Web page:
Eric Jackson, Vice President of the Oaklawn Jockey Club, spoke to the Hot Springs National Park Rotary Club on Wednesday, commending tourism for leading to a better quality of life and prosperous economy.
Jackson said with 4-6 million visitors annually spending around $750 million in the community, it creates about 7,500 jobs that pay around $200-225 million.
"And I realize not everyone works in tourism," he said. "And I've had some people say, 'Well I'm not in the tourism business, it doesn't help me.' I think it helps everyone. ... If money comes into a community it eventually touches everybody."
Jackson provided the following economic theory:
In five weeks Oaklawn is going to open up the racing season. We'll have a long holiday weekend, and let's assume some people come up here from Dallas. They're going to stay at the Double Tree, they eat in local restaurants, go downtown, shop, visit the National Park, play golf and go to Oaklawn. When their weekend is over they're going to have a sizable bill at the Double Tree. So when they check out they're going to leave a pile of cash downstairs on the counter. Some may think this is the end of the economic impact made by the visitors, but it's actually just the start.
Since the Double Tree has guests, it's going to need staff, and one of the staff will be the general manager. So some of the money they left on the counter will go to her.
Since the general manager has a nice job, she's going to need a CPA later this year, so she will take some of the money that she got from the Double Tree and give it to her CPA.
Since the CPA has an additional client, the CPA might decide to put braces on his daughter's teeth. So he will go to a dentist in town, and some of the money he got from the general manager will go to the dentist.
Because the dentist has an additional patient, he might decide to redo his man cave at the house, so he will hire a contractor to do that job.
Some of the money will go to the contractor, and the contractor might decide to treat her sister to a day at the spa. So some of the money that she got will go to the spa operator.
The spa operator, as it turns out, is a God-fearing woman, and she believes in tithing, so she will give 10% to her very fundamental church. And since her very fundamental church will have additional money in the collection plate this Sunday, they may decide to give a pay increase to their minister, who, as it turns out, just gave a sermon on the evils of gambling and how it doesn't really benefit anybody.
"But yet it has benefited a whole string of people," Jackson said to a now-laughing roomful of rotarians. "And there are tentacles that come off of this and feed through the entire community."
Yet, there's more, because at every transaction point taxes are paid.
"Visitors to our community pay about $15 million a year in taxes to our city and our county," he said. "That money that goes for police and fire, streets, schools and everything else."
This benefit is something reaped by locals, provided by visitors. But wait! There's more.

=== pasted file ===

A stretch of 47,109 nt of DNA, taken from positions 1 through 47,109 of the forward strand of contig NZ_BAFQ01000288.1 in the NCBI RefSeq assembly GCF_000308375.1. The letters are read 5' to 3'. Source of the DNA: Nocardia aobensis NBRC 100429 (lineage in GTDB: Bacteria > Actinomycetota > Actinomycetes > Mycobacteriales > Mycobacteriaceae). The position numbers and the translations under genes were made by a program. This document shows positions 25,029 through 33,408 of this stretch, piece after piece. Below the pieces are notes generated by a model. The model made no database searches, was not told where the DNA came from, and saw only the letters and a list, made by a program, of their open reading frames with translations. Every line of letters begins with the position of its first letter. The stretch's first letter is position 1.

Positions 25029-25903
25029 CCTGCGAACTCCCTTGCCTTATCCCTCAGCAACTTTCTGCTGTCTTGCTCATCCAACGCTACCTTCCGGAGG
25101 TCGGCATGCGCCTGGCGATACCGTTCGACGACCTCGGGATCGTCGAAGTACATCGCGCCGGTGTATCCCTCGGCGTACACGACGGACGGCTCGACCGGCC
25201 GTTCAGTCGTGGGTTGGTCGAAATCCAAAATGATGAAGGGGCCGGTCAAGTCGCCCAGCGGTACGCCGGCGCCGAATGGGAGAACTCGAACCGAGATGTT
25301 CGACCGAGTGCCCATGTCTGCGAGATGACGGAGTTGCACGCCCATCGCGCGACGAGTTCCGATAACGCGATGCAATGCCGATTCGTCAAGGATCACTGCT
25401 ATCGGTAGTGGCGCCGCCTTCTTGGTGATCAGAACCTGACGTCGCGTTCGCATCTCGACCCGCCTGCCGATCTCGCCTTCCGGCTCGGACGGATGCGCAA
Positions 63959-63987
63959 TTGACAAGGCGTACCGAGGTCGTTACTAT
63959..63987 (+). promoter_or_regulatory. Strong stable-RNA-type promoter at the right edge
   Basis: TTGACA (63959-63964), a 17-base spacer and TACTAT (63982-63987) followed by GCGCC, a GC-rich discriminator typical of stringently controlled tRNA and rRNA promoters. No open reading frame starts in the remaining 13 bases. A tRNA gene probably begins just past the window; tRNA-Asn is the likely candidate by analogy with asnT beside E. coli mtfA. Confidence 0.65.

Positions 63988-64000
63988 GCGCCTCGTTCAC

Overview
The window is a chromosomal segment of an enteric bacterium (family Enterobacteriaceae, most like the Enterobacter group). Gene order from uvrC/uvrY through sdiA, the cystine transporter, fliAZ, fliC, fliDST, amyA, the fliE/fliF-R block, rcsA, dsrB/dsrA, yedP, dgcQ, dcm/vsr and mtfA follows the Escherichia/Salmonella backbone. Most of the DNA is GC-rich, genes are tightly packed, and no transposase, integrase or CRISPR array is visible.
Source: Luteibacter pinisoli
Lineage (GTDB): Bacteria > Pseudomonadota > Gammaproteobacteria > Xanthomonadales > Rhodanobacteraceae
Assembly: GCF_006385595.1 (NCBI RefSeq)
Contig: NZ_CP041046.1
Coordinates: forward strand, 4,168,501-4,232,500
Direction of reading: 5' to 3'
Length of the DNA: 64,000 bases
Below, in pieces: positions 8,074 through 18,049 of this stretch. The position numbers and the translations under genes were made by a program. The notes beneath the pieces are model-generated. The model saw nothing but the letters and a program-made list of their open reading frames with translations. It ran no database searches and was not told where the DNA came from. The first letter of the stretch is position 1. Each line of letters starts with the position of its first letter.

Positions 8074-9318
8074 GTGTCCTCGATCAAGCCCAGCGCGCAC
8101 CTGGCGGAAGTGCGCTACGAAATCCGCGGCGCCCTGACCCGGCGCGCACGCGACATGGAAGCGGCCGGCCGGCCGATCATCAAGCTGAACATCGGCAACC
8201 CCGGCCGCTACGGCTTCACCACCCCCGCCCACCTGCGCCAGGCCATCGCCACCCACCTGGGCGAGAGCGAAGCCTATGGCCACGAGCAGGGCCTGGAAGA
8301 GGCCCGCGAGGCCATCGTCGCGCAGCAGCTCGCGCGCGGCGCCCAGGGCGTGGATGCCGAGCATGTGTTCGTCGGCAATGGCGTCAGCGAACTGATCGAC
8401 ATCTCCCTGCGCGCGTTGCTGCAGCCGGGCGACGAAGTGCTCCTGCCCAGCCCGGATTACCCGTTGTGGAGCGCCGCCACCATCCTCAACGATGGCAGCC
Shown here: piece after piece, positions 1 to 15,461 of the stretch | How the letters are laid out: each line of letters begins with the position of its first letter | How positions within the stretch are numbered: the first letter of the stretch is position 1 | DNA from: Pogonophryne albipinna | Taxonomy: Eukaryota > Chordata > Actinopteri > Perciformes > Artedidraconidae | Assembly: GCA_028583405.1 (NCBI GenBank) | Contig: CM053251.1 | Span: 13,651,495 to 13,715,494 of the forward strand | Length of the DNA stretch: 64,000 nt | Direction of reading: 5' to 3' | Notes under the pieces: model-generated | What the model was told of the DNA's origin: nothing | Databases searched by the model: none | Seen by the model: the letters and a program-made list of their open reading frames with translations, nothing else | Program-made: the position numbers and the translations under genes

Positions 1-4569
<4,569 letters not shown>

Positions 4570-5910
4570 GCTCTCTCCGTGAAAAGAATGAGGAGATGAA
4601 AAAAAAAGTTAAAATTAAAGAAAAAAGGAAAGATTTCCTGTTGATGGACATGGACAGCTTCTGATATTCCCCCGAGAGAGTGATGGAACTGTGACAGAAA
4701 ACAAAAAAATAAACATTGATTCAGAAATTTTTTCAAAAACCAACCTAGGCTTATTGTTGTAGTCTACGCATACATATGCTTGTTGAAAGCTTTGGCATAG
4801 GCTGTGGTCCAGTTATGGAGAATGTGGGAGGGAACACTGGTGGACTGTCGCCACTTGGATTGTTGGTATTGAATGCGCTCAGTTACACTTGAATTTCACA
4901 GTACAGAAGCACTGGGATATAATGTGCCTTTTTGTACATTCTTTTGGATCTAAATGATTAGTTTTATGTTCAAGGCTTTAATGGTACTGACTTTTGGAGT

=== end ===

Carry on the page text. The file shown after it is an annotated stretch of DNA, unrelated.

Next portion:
"Since we've had a vibrant tourism industry, we also have a very successful retirement industry," Jackson said. "Most people, many people, decide to retire at places they enjoy visiting back when they were working. Nobody ever got up and said, 'You know, I've never been to Toledo, I think I'll retire there.' No, they retire to places like Hot Springs because they came here over the years, they got to meet many of you, they know the city, they know the attractions, they want to be part of this community.
"And every time we attract a new retiree to this community, it isn't tourism, but it's made possible by tourism. Every time we attract a new retiree to our community, that retiree will spend somewhere from $250,000 and $500,000 in this community during that person's retirement years. It's a huge industry that we have because of tourism."
But wait, there's more.
"Study after study has pointed out that people who live in successful tourism areas enjoy one of the highest qualities of life," he said. "Think about it; nobody wants to live next to a nuclear reactor. Nobody wants to live next to a steel plant. But if you live in a successful tourism community, there's always something going on that you might enjoy doing. Entertainment, sports, theatre (and) everything else."
Jackson asked everyone in the meeting to look out the windows of the top-floor Double Tree meeting room that's surrounded by Lake Hamilton.
"Aren't we lucky to get to live where we live?" he asked. "There are people all over America who are working and saving their money so that they can visit and vacation in Hot Springs for a week or two, and we get to live here every day. Aren't we lucky?
"And when you talk about Oaklawn, the economy, tourism, retirement, that revenue stream, the quality of life, all the things that go into making this rich mosaic that we have in Hot Springs, I think we just have to remind ourselves, aren't we lucky that we get to live here?"